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Minimum Equity Ratio

Step-by-Step Guide to Understanding the Minimum Equity Ratio in LBOs (25% Contribution)

Last Updated April 17, 2024

How to Calculate Minimum Equity Ratio

The minimum equity ratio serves as a constraint on the total debt that can constitute the total purchase price.

The minimum equity ratio is a common parameter in the private equity industry intended to prohibit firms from the over-reliance on leverage to fund the purchase price of an acquisition.

In particular, the minimum equity ratio protects the downside risk and potential incurrence of capital losses of lenders that contribute debt capital to fund an acquisition.

From the perspective of a lender, the risk of default can impede the retrieval of interest and the repayment of principal in-full at maturity (and reduce the yield).

Therefore, risk-averse lenders mandate private equity firms to have “skin in the game” via the minimum equity ratio, for the sake of protecting their downside risk.

Why? If the financial sponsor is not at risk, the likelihood of reckless decisions by the firm is substantially higher. In other words, the decision of a lender to undertake risk is irrational if the equity investor is not also taking on some sort of risk.

The necessity for the incentives to be aligned cannot be emphasized enough between all stakeholders with a vested interest in the outcome of the fund, including the GP/LP dynamics.

The method to calculate the minimum equity contribution is a two-step process.

• Step 1 ➝ Determine Minimum Equity Ratio from Lender(s)
• Step 2 ➝ Multiply Minimum Equity Ratio by Total Acquisition Price

Minimum Equity Ratio Formula

The maximum debt to fund an acquisition is equal to the product of the minimum equity ratio and the total acquisition price.

Maximum Debt = Minimum Equity Ratio × Total Acquisition Price

If we rearrange the formula and solve for the minimum equity ratio, the formula is equal to the minimum debt multiplied by the total acquisition price.

Minimum Equity Ratio (%) = Minimum Equity ÷ Total Acquisition Price

To reiterate from earlier, the minimum equity ratio is set near 25% on average — albeit, the fundamentals of the target and external factors such as the credit environment can impact the minimum requirement.

The formula to arrive at the minimum equity contribution is the difference between the total acquisition price and maximum debt.

Minimum Equity = Total Acquisition Price Maximum Debt

In recent times, lenders and other institutional investors have increasingly becoming more reliant on minimum equity ratio requirements (25% of the total capitalization) to protect their downside risk.

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How to Perform Debt Capacity Analysis

On the subject of analyzing a potential acquisition target, the criteria of private equity firms tends to contain many recurring characteristics.

• Financial Stability ➝ First and foremost, the acquisition target must demonstrate financial stability in its historical performance.
• Stable Cash Flow ➝ Considering the debt burden placed on the balance sheet post-LBO, the continued generation of stable cash flows is necessary to meet interest and principal amortization.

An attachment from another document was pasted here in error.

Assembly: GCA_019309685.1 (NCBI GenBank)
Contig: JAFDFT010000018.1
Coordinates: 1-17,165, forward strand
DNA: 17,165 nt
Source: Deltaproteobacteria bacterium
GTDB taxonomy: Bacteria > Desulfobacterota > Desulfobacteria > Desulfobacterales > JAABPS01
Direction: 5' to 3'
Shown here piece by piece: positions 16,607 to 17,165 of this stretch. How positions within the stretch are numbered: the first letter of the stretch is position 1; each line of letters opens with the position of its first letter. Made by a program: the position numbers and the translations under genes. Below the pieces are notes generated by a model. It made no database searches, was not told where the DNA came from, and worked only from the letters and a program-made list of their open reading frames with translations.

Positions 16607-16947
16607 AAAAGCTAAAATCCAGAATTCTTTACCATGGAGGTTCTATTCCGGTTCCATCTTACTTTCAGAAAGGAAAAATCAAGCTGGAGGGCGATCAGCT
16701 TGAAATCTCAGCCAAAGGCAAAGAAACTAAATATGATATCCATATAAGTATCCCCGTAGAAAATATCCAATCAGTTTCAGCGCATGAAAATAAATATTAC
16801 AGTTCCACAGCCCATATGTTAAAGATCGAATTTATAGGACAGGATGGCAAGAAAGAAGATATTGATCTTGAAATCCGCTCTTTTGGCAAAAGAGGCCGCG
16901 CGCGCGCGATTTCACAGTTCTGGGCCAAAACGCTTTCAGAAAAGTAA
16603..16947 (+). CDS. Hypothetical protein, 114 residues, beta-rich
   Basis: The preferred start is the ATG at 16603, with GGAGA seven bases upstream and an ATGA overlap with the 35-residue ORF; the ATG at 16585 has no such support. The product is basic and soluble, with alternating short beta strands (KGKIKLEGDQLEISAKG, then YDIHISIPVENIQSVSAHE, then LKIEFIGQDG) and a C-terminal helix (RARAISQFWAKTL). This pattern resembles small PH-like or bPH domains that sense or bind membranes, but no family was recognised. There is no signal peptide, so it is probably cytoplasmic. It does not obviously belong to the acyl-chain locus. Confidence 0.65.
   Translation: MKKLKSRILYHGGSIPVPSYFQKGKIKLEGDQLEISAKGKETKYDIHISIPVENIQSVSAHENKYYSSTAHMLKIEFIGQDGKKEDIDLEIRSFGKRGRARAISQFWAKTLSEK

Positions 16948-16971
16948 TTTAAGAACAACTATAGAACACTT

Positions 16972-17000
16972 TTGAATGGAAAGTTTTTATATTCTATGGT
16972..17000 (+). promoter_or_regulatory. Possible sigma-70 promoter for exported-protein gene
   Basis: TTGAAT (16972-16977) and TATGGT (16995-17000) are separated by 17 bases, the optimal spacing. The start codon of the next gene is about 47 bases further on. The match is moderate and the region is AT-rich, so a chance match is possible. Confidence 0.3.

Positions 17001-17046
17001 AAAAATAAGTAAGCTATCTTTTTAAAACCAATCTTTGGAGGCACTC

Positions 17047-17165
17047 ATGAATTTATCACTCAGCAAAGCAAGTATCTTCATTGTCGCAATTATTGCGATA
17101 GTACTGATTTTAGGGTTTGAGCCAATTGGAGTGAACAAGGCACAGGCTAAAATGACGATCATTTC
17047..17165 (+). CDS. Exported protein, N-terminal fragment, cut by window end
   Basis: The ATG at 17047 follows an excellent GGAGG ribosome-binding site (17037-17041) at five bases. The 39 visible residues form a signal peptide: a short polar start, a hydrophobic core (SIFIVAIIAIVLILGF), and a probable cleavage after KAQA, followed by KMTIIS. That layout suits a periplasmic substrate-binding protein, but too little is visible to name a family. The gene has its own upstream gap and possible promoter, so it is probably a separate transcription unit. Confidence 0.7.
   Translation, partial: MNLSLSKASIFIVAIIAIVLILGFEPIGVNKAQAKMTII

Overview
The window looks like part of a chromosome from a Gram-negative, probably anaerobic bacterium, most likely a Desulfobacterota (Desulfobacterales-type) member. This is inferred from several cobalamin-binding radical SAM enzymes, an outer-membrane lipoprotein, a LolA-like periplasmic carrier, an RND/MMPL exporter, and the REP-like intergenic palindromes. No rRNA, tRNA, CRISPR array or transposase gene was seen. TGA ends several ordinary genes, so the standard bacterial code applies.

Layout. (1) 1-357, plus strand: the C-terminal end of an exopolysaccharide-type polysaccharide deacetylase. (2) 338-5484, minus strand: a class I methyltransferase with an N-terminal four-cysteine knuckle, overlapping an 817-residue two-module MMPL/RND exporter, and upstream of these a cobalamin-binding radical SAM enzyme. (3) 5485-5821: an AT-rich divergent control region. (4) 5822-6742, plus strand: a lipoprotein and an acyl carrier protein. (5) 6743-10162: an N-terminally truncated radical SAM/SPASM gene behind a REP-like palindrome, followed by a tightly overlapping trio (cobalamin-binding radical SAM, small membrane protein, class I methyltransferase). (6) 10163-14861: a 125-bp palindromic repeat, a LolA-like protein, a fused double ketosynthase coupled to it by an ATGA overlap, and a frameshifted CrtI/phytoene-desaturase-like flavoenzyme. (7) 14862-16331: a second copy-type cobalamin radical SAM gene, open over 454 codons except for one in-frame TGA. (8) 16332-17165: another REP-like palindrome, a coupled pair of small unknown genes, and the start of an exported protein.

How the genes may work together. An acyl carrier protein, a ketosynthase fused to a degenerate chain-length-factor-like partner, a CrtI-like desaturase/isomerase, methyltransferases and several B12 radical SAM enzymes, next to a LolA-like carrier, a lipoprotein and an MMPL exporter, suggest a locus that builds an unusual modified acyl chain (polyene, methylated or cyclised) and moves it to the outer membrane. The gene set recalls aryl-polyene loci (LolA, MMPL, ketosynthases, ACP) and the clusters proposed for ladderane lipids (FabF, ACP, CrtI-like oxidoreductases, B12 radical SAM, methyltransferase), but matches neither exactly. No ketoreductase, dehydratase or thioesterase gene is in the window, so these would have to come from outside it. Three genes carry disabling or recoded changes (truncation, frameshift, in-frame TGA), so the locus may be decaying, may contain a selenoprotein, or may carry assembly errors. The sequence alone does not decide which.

• Predictable Operating Performance ➝ The operating performance of the company must be relatively predictable, with minimal cyclicality or sudden spending requirements.
• Minimal Capex Requirements ➝ The capital expenditure (Capex) requirements should be predominately maintenance Capex, rather than growth Capex. The gradual convergence from growth to maintenance Capex is often a signal that growth opportunities are gradually declining with time.
• Margin Expansion ➝ The acquisition targets with clear-cut opportunities for cost-cutting to improve profit margins (and enhance operating efficiency) are favorable.
• Market Position ➝ The target company must provide a value proposition (or possess an “economic moat”) that differentiates itself from the competition and protects its long-term profit margins.

Minimum Equity Ratio Calculator

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LBO Minimum Equity Ratio Calculation Example

Suppose we’re tasked with calculating the minimum equity ratio of a private equity firm’s acquisition target. The company generated \$60 million in LTM EBITDA, while the entry multiple on the date of purchase is 5.0x.

The transaction structure of the leveraged buyout (LBO) is on a “cash free, debt free basis” (CFDF), so the purchase enterprise value (TEV) flows into the “Uses” section of the “Sources and Uses” schedule.

• Purchase Enterprise Value (TEV) = \$60 million × 5.0x = \$300 million

The cash to B/S—the minimum cash balance required for operations to sustain itself—is assumed to be \$5 million. The transaction fees and financing fees are \$6 million and \$10 million, respectively.

• Cash to B/S = \$4 million
• Transaction Fees = \$6 million
• Financing Fees = \$10 million

Therefore, the “Total Uses” side is complete and comes out to a total of \$320 million.

The “Total Sources” side, on the other hand, will assume 3.0x and 1.0x for the term loan B (TLB) and seller note, respectively.

Since the “Total Sources” must equal the “Total Uses”, the “Sponsor Equity” contribution can be estimated by subtracting \$320 million by \$240 million.

The required sponsor equity contribution is \$80 million, which we’ll confirm by calculating the sum of each row on both sides and subtracting the two values.

In closing, the minimum equity ratio can be calculated by dividing the \$80 million in sponsor equity by “Total Uses”.

• Minimum Equity Ratio = \$80 million ÷ \$320 million = 25.0%